Magazines are a type of communication medium that, like newspapers and books, often includes printed articles, pictures, and photos. Unlike books, however, magazines are published regularly and continuously. However, because of the longer intervals between publication, magazines typically lag behind newspapers in breaking the latest news.
The term “magazine,” which refers to periodicals aside from newspapers, comes from the Dutch word “magazien,” which originally meant “storehouse”. The first use of the word “magazine” in reference to periodicals dates back to the publication of Gentleman’s Magazine in 1731 by Edward Cave in London, England. Its purpose was to provide inTELectuals with information and entertainment in printed, bound form.
The advent of magazines in Korea resulted from contact with Western culture, so it is important to acknowledge the original purpose and Western origins of magazines. However, in order to fully understand the unique characteristics of modern Korean magazines, we also need to understand the publishers, ideological tendencies, and scope of information covered in these magazines. Korea’s first magazines all shared a common purpose: to “enlighten” the Korean people. However, Korean magazines’ format and content changed and developed over time, often as a direct response to political events. For example, during the Japanese colonization of Korea, magazines were used as tools of resistance against oppression, but eventually the most widely circulated magazines of Korea’s modern era became popular general interest magazines that mostly covered entertainment and current events.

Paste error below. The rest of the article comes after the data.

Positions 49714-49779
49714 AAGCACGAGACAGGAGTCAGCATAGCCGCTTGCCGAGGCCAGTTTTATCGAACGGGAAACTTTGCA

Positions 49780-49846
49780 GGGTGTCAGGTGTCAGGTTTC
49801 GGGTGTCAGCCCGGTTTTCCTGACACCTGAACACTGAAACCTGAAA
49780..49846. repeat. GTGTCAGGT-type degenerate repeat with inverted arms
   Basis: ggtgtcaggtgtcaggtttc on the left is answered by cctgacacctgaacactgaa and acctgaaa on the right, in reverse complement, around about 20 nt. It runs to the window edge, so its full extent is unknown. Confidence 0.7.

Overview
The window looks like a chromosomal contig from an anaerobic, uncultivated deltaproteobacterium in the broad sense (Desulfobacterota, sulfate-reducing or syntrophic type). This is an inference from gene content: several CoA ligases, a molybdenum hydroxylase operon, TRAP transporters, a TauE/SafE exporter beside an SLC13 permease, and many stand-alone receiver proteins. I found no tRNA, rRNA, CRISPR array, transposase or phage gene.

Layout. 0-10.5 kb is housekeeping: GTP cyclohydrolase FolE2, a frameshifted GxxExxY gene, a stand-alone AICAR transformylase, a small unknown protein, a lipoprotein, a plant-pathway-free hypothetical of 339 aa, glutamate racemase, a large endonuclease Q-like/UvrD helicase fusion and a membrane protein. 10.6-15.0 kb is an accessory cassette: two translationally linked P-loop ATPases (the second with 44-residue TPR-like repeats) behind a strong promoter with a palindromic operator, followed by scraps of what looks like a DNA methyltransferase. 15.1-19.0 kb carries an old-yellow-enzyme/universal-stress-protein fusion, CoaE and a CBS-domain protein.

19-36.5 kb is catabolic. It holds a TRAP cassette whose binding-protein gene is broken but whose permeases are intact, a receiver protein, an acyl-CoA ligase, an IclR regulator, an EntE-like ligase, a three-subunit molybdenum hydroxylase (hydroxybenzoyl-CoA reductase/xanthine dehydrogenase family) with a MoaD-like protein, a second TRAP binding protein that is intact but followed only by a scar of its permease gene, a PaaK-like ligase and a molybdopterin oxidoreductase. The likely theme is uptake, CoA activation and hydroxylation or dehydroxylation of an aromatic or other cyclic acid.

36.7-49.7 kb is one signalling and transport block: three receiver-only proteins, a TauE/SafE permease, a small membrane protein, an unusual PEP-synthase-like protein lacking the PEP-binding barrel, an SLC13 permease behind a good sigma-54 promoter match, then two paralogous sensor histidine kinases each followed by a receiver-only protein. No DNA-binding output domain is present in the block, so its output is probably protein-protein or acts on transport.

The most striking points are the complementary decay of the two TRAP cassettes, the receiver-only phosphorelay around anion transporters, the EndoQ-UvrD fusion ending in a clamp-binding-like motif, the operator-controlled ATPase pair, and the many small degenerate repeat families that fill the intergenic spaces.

The first Korean magazine was A Newsletter of Social-Gathering, published by the Great Joseon Students Association in Japan on Feb. 1, 1896. A Newsletter of Independence of Great Joseon and A Newsletter of Christians of Joseon were published shortly thereafter, giving us Korea’s very first modern magazines.
The history of Korean magazines can be classified into two general time periods, that of before and after liberation from Japan on August 15, 1945, also known as Liberation Day. This collection covers the first editions of Korean magazines published before Liberation Day, which itself can be subdivided into four time periods: the embryonic period (1896-1909), the military government period (1910-1919), the period of cultural politics (1920-1936), and the Japanese propaganda period (1937-1945).